Mr. Lee testified that, after this incident, he learned that the Defendant used his Sam's Club membership card at a store in Alabama to return the comforter that he had purchased in Franklin on the date of this incident. The date of the return was December 30, 2011. He contacted the manager at the store in Alabama, who identified the Defendant by Mr. Lee's description of him, and the manager retrieved the Defendant's membership card.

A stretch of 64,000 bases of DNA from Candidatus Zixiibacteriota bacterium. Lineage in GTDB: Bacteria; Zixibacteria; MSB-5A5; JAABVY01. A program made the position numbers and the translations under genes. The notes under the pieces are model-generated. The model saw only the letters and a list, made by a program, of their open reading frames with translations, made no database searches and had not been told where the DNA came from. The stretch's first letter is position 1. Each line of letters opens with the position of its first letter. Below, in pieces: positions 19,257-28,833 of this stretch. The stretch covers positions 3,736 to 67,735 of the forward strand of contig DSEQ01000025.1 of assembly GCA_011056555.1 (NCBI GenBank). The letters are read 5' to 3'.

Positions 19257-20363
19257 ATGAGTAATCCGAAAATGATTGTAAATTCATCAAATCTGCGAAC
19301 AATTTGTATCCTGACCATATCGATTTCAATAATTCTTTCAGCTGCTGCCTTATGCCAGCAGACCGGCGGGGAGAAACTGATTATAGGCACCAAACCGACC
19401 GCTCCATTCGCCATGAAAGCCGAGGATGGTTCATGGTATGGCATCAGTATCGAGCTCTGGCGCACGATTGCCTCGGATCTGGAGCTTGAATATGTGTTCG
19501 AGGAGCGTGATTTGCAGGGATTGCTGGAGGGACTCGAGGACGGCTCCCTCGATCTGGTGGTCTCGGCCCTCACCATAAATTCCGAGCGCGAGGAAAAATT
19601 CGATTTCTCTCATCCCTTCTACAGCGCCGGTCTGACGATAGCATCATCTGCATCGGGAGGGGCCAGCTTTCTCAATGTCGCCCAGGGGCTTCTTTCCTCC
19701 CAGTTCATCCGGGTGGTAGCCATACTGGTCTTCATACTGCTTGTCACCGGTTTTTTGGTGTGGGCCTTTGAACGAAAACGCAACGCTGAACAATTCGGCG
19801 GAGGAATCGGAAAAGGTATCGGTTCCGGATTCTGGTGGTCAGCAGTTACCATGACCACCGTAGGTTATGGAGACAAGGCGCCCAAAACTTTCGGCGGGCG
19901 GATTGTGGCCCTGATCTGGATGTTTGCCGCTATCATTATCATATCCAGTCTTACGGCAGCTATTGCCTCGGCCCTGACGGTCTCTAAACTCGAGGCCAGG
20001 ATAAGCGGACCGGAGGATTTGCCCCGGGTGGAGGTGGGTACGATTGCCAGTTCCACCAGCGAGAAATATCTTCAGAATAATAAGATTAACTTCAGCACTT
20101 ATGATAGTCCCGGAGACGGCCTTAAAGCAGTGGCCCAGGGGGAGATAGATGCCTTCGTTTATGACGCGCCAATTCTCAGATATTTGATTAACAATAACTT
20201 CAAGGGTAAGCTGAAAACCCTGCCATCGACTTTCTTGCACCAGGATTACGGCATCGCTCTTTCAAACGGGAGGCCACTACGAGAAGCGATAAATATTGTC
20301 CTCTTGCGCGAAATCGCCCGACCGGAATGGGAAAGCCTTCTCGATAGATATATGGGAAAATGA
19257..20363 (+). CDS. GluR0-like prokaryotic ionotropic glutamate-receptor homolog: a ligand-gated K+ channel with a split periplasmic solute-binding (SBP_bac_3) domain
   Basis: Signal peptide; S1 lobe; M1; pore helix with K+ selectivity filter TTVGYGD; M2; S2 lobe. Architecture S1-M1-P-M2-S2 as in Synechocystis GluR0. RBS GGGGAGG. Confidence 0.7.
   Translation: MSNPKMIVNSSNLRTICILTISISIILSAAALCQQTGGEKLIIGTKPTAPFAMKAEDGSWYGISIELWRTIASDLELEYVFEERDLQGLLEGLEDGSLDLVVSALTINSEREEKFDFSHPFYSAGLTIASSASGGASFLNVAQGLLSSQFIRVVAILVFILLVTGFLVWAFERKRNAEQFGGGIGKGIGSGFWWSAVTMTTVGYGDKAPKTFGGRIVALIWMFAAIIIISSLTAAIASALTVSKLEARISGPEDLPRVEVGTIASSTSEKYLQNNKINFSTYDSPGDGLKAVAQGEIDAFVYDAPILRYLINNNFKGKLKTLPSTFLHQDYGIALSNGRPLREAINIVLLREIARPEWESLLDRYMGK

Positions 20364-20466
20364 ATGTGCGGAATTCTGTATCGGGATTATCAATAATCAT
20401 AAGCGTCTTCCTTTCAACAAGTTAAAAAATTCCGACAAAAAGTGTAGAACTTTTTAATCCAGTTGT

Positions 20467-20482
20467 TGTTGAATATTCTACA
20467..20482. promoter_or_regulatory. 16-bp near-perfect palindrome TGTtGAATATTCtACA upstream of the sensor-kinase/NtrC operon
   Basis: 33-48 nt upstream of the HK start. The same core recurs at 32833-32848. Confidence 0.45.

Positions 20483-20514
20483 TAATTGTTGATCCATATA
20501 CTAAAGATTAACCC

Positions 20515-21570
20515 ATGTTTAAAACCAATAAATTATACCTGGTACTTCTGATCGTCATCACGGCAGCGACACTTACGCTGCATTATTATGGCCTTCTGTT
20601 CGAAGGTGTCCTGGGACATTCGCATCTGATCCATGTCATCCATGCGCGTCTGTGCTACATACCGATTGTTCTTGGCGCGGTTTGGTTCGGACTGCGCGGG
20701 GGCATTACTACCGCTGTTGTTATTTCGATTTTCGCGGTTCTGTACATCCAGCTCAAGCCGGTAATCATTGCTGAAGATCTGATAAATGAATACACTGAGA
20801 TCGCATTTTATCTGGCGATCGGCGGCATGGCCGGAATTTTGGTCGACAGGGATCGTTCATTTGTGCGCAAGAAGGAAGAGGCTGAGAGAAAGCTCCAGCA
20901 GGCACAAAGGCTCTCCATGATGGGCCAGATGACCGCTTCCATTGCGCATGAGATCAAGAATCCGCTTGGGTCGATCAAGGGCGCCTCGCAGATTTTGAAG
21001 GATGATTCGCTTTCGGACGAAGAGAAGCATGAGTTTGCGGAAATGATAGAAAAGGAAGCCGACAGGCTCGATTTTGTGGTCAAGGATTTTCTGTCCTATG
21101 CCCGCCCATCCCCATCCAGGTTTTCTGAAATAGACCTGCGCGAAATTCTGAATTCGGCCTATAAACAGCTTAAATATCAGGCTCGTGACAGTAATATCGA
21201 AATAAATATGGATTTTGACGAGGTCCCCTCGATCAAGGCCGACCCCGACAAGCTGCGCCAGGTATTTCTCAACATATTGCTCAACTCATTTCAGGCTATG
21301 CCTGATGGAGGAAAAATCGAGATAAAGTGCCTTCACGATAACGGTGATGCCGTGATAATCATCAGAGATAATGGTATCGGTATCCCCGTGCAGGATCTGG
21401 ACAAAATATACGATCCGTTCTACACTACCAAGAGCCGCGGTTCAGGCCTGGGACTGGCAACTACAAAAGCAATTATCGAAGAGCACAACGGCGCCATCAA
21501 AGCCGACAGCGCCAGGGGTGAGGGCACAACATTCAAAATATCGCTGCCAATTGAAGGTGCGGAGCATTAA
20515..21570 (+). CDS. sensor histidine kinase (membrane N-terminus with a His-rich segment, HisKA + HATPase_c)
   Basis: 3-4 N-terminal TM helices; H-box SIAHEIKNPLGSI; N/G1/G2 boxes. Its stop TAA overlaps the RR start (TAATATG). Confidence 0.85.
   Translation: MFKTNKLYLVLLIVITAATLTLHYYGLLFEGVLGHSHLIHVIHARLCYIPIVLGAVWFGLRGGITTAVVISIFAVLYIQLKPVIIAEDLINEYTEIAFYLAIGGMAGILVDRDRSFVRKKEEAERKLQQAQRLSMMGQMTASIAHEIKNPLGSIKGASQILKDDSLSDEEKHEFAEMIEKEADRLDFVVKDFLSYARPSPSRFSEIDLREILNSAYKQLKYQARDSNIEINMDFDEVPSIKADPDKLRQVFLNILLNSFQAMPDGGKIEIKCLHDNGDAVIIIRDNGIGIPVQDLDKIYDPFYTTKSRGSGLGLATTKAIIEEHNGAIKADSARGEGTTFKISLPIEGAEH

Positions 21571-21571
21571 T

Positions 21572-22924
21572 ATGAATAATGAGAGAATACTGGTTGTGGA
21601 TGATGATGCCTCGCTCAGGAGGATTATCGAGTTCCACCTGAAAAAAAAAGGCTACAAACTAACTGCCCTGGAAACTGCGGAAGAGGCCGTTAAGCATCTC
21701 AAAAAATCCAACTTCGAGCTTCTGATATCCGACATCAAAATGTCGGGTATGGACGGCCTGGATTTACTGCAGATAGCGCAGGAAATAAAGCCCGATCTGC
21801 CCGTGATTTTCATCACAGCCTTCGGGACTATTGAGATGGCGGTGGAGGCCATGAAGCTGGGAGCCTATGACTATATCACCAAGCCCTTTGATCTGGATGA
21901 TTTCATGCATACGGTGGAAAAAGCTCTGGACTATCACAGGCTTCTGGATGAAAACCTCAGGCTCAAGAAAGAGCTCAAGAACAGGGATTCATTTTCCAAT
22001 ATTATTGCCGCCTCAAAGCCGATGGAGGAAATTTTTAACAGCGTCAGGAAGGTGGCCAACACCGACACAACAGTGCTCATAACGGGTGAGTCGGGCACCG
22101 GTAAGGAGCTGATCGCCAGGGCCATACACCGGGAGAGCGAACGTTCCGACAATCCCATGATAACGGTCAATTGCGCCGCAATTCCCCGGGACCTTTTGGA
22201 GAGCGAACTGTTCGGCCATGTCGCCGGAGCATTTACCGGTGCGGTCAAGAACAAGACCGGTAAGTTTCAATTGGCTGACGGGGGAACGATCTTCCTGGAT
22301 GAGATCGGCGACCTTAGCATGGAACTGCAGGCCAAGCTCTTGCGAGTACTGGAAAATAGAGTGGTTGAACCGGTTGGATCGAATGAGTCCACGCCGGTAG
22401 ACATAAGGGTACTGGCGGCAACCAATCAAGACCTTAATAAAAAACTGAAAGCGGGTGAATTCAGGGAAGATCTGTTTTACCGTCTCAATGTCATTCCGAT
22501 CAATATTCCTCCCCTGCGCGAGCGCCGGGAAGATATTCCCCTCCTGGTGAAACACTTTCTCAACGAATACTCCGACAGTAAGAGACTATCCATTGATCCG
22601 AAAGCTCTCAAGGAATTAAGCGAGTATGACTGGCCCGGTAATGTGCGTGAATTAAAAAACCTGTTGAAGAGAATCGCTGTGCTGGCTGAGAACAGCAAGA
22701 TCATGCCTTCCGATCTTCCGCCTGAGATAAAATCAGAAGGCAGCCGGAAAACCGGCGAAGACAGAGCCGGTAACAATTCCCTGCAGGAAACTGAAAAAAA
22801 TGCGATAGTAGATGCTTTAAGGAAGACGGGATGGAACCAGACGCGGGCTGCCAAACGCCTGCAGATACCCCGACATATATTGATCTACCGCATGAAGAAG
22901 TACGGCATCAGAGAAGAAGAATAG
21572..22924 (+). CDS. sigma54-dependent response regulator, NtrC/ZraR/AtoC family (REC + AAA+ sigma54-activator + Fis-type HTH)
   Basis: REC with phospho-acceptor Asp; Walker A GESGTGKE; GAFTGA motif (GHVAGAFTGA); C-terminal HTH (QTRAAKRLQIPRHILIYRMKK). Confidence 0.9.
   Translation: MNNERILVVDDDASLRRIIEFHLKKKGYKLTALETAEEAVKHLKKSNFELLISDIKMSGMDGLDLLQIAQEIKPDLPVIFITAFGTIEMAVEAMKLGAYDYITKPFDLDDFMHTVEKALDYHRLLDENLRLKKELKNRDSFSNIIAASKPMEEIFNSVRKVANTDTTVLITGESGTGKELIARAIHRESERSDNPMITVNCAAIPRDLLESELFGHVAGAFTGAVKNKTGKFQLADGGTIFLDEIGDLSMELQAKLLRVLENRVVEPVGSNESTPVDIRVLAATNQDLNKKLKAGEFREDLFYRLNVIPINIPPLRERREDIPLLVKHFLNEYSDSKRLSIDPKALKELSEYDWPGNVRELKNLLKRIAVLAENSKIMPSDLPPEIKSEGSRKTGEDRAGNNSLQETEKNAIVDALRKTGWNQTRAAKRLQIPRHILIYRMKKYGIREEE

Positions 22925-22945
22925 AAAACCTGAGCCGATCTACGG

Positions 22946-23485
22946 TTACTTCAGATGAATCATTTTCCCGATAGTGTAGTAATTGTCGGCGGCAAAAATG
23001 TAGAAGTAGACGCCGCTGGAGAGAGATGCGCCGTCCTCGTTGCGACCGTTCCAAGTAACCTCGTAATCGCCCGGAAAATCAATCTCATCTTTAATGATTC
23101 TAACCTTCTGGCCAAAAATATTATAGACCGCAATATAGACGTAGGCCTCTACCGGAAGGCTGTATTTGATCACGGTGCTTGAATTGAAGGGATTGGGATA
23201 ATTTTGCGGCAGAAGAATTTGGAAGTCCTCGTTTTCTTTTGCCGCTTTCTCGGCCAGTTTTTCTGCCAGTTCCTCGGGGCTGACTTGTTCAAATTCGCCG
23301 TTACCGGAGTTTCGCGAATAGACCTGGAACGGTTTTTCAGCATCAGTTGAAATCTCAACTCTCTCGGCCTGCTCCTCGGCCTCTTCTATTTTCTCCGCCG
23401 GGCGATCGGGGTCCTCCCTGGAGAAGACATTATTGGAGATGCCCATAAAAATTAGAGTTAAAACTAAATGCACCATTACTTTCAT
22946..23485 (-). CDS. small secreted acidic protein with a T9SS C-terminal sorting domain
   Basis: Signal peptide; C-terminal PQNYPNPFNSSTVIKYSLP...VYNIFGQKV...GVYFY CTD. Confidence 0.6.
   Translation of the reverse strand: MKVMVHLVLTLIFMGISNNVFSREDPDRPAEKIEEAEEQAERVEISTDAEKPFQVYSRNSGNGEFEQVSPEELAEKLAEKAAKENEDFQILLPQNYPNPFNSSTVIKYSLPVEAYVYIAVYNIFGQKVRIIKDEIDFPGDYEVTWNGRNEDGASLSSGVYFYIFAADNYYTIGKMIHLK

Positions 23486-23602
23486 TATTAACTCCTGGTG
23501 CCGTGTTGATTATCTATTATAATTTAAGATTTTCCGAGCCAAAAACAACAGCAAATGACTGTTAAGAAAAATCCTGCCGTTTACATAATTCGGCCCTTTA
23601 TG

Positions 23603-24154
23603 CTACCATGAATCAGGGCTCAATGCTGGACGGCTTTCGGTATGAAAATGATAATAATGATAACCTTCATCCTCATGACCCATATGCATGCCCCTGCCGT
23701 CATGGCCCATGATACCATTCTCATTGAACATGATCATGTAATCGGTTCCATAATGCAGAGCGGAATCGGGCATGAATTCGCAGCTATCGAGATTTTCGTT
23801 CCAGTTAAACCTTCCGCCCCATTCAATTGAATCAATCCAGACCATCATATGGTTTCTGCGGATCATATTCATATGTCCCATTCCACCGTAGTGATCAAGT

During cross-examination, Mr. Lee testified that the Defendant's membership began in June 1996, so by the time of the incident the Defendant was likely familiar with Sam's Club procedures. These procedures included presenting his membership card when entering the store, presenting it when checking out, and having his receipt verified by an exit greeter as he left the store. Mr. Lee said that, in the week of this alleged theft, he handled three or four shoplifting incidents. Other managers, who were also trained in loss prevention, may have dealt with other incidents. He agreed that there were sometimes errors in inventory, which accounted for part of the $85, 000 that Sam's Club lost from "shoplifting" and "shrinkage" in 2011. Another portion of the loss was attributed to scanners that did not work properly, ...